Turkey also has been accused of training ISIS fighters and of providing direct support to ISIS.

‘Strong’ relationship

At the White House in May, President Trump and Erdogan described the relationship between the two countries as strong but avoided the differences over strategies for confronting ISIS in northern Syria.

The previous week, the Trump administration decided to supply heavy weapons to Syrian Kurdish rebel militias, the YPG, fighting ISIS. Turkey is in an ongoing battle with Kurdish separatists in its southeast.

The Turkish embassy claims the protesters at the embassy Tuesday were affiliated with the Kurdistan Workers Party (PKK), the leading Kurdish separatist group, which has been banned in Turkey.

Pastor Andrew BrunsonThe case of Pastor Andrew Brunson, who has been imprisoned in Turkey without formal charges since October 2016, was brought up three times during Trump’s meeting with Erdogan, twice by Trump and once by Vice President Mike Pence, CBN reported.

A former member of Turkey’s Parliament who has advocated for Brunson’s release, Aykan Erdemir, told CBN that Brunson, improbably accused of “membership in an armed terrorist organization,” is now “a pawn, kind of a trump card in Erdogan’s hand.  There’s absolutely no rule of law, no due process in that case, it’s a completely bogus case. Anyone who has looked at the case knows that these are trumped up charges,” he said.

 

[From an article published by WND]

 

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As always, posted for your edification and enlightenment by

NORM ‘n’ AL, Minneapolis
normal@usa1usa.com
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Saudi Arabia vows new Islamic alliance ‘will wipe terrorists from the earth’

New Arabian anti-terrorism alliance

Saudi Arabia’s crown prince vowed to “pursue terrorists until they are wiped from the face of the earth” as officials from 40 Muslim countries gathered in the first meeting of an Islamic counter-terrorism alliance.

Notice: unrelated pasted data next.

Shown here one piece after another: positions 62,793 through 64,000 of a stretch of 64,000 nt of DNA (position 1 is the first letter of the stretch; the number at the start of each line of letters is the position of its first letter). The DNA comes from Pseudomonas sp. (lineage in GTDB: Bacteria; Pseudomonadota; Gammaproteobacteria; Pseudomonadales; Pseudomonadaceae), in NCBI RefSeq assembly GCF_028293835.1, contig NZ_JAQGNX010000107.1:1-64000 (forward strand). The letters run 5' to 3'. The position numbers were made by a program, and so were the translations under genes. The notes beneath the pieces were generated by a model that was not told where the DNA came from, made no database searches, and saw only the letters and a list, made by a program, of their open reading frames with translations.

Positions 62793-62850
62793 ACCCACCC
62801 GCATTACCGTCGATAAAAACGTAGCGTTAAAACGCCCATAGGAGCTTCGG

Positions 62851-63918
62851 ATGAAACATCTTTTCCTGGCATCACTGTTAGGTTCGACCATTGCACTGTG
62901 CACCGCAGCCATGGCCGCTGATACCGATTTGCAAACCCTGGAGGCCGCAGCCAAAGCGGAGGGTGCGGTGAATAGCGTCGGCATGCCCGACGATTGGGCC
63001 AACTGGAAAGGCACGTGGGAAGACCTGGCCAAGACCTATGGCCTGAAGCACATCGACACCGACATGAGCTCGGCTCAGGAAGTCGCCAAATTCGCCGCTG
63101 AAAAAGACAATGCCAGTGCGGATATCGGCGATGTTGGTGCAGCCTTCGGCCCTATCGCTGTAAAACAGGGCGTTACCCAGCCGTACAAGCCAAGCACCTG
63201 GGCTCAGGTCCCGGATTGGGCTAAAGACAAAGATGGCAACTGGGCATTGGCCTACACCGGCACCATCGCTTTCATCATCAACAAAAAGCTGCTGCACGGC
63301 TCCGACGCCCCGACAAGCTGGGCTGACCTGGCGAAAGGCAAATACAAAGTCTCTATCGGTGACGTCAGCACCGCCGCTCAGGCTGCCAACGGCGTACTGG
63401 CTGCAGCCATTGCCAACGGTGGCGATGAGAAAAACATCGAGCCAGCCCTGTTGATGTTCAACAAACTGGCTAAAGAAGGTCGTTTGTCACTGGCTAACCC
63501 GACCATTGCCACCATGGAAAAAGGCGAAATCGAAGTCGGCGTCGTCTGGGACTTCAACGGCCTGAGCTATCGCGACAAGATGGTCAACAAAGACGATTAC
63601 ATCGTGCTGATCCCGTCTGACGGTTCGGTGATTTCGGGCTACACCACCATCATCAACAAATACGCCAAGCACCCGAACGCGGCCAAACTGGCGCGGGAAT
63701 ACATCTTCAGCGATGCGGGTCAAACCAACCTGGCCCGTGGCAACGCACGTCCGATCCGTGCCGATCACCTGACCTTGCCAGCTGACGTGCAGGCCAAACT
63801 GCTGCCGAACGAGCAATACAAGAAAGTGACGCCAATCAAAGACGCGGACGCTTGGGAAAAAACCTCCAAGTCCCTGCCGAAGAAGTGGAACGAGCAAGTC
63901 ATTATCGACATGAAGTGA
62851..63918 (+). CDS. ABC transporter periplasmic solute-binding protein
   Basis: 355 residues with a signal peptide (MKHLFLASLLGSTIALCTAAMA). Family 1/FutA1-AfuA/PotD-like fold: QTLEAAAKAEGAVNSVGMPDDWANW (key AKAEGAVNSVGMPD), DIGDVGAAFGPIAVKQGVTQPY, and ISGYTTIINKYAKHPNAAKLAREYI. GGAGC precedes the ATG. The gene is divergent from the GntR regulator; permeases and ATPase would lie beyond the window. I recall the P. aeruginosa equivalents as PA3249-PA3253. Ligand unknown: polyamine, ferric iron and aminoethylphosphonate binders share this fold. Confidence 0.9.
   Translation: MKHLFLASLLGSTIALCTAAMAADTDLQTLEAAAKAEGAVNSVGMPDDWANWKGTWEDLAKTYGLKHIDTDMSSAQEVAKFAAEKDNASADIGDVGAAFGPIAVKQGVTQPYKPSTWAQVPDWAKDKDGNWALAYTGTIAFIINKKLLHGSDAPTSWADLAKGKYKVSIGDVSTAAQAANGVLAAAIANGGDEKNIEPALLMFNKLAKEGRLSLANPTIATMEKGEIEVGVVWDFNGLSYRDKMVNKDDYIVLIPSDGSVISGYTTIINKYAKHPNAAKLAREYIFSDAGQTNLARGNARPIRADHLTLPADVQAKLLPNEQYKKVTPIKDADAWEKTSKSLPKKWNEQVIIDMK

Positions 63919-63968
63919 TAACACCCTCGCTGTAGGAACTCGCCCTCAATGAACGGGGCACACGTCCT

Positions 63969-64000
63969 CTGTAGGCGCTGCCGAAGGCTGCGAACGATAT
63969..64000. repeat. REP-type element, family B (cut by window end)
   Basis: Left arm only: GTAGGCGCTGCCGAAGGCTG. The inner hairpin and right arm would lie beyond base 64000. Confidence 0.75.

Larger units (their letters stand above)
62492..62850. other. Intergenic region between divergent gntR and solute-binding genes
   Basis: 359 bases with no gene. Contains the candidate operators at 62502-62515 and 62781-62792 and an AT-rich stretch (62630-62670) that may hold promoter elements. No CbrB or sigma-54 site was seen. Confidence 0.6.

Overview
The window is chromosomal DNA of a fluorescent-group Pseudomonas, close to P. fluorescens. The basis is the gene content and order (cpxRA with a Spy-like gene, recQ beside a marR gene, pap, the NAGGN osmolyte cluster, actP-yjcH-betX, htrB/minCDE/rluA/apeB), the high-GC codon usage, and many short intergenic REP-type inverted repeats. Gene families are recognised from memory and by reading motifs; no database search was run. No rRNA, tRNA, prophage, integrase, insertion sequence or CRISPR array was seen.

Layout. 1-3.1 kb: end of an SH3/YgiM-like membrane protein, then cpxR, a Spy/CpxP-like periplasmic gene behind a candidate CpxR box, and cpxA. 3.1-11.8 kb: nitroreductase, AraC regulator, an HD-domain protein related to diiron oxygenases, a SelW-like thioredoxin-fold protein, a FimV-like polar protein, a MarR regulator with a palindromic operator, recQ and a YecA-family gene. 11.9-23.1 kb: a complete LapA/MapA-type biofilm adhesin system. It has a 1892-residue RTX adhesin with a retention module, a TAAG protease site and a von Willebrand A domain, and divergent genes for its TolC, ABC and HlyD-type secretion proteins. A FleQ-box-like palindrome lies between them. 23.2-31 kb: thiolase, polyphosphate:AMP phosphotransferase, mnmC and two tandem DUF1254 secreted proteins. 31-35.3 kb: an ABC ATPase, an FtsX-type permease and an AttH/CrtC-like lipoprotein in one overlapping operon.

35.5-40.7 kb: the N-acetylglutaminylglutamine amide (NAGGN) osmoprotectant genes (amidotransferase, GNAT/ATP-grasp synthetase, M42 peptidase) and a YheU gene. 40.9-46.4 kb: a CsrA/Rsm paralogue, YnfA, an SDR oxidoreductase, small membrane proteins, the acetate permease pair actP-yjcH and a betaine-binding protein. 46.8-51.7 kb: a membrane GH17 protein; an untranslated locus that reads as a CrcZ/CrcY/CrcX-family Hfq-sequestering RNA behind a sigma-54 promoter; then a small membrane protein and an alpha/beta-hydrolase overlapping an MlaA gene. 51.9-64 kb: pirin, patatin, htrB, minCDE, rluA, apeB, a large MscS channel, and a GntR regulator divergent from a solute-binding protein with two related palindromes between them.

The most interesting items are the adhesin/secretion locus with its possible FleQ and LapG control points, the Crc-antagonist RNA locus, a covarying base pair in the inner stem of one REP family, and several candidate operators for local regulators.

“In past years, terrorism has been functioning in all of our countries… with no coordination” among national authorities, Prince Mohammed bin Salman, who is also Saudi defense minister, said in his keynote address to the gathering in Riyadh.

“This ends today, with this alliance.”

The summit is the first meeting of defense ministers and other senior officials from the Islamic Military Counter Terrorism Coalition, which officially counts 41 countries and identifies as a “pan-Islamic unified front” against violent extremism.

The alliance was announced in 2015 under the auspices of Prince Mohammed, whose rapid ascent since his appointment as heir to the throne in June has shaken the political scene across the region.  Sunday’s meeting comes as several military coalitions, including key Saudi ally the United States, battle to push the Islamic State group from its last remaining bastions in Iraq and Syria.

The alliance groups are largely, although not exclusively, in Sunni-majority or Sunni-ruled countries, and exclude Saudi Arabia’s arch-rival, Shiite-dominated Iran, as well as Syria and Iraq, whose leaders have close ties to Tehran.

Sunday’s meeting coincides with an escalation in tensions between Riyadh and Tehran, particularly over wars in Syria and Yemen and the political structure of multi-confessional Lebanon.  Saudi Arabia accuses Iran of supporting armed groups across the Middle East, including Lebanon’s Shiite Hezbollah and Yemen’s Huthi rebels.

“The pillar of this coalition is inclusion,” said Saudi General Abdulelah al-Saleh, the alliance’s acting secretary general, playing down the exclusion of the three countries.  “Our common enemy is terrorism, not any religion, sect or race.”

The alliance meeting in Riyadh brings together Muslim or Muslim-majority nations including Egypt, the United Arab Emirates, Bahrain, Afghanistan, Uganda, Somalia, Mauritania, Lebanon, Libya, Yemen and Turkey.  Retired Pakistani general Raheel Sharif, who has been appointed commander-in-chief, insisted that the coalition was not against any religion or state.